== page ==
Each student must provide their own hand tools. School owned anvils and forges are available for use at all times while students are enrolled. The textbook used at Heartland Horseshoeing School is Gregory’s Textbook of Farriery. This book is available for purchase from the school, or students may use a school copy if they do not with to purchase one.
Following is a list of the required tools as well as the suggested brand names. You are not required to have the suggested brands, however, you will never be sorry for buying quality.
|14″ Hoof Nippers||G.E. Forge and Tool|
|Curved Jaw Clinchers||G.E. Forge and Tool|
|Crease Nail Puller||G.E. Forge and Tool|
|Pull Offs||G.E. Forge and Tool|
|2 Hoof Knives||Gregory w/rooster tail. Left and right.|
|Knife Sharpeners||EZE Lap fine diamond or Heartland Knife Sharpening Kit|
|Driving Hammer||Mustad, 12.5 oz.|
|Shoeing Apron||Chris Gregory LLC|
|4 Pairs of Tongs||Mustad. 1/4”, 5/16” 3/8” and 1/2”|
|Rounding Hammer||Flatland Forge or Derek Gardener. 2 lb|
|Clipping Hammer||Flatland Forge 1.75 lb or Derek Gardener.|
|3 Rasps (per 8 weeks of class)||Excel Legend by Heller|
|3 Rasp Handles||Wooden screw-on type|
|Large Butcher Block Brush||Anvil Brand|
|2 Anvil Devils||No suggestion|
|Shoeing Box||The Classic by Yoder Blacksmith or Cobra by Nature Farms|
|E-head Fore Punch||Cody Gregory LLC|
|Creaser||Cody Gregory LLC|
|2 Pritchels||Cody Gregory LLC or Mustad|
|Gregory’s Textbook Of Farriery|
If you are enrolled in the Advanced Farrier Course or the Journeyman Farrier Course, you will need some additional tools. You should plan on 3 rasps for each 8 week session.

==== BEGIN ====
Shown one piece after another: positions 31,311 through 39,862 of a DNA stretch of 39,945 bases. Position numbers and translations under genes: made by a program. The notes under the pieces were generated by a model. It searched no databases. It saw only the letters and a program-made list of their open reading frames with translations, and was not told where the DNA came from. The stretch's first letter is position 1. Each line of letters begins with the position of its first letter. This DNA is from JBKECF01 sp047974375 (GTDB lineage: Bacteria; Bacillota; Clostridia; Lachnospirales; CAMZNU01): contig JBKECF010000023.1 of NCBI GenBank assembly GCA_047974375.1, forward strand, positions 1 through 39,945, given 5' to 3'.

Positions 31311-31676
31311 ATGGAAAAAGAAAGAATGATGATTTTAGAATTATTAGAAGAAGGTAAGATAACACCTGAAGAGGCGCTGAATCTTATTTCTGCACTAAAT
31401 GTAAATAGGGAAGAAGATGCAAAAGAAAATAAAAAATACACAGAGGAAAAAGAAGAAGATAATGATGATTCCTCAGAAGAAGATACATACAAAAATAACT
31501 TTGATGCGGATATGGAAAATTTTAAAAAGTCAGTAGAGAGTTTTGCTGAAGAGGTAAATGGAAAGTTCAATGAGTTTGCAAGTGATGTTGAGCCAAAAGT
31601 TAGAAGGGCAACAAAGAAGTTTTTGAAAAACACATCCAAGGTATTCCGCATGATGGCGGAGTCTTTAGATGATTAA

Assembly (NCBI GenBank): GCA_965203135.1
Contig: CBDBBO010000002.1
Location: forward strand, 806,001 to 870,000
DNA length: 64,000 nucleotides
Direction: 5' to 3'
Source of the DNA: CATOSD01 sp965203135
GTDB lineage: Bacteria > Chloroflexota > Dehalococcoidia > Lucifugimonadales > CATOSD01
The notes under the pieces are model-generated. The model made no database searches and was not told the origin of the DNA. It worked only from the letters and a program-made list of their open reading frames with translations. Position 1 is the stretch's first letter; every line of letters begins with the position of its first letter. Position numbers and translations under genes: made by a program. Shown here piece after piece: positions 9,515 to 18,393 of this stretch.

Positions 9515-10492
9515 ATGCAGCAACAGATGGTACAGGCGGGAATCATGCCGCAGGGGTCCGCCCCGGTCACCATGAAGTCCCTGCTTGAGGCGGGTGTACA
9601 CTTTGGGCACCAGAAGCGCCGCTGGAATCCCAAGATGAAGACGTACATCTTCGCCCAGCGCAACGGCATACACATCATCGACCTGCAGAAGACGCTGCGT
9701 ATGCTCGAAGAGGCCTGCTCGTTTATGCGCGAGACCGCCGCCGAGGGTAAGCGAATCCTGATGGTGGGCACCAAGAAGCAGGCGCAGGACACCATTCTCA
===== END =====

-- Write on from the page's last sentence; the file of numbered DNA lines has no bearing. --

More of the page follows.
Most of the equipment used by farriers is of an extremely specialty nature. As such, it can be somewhat expensive to buy quality. However, like your education, you will never regret getting the best that is available. The tools suggested have proven to be of the highest quality.
Once you graduate, you will need an anvil, anvil-stand and forge. We recommend that you budget around $1,500.00 for these purchases. Inventory of shoes, nails, pads, etc. can be as little as $100.00 but if you are making a budget, we would suggest somewhere around $1,500.00. While these may seem like quite large sums, when comparing farriery to almost any other trade, the start-up costs are incredibly small. Especially when considering the potential return on the investment.
There are farrier suppliers located all over the country. At the back of our school catalog is a list of suppliers that we are personally friends with, and have done business with in the past. They are advertised in alphabetical order, and their ads appear as a favor to us, and not as a paid ad. If you call any of these folks for your equipment, please mention Chris Gregory or Heartland Horseshoeing School. Some of them will give you a discount as a result. None of the suppliers in this catalog would be recommended if we did not believe that they would treat you right.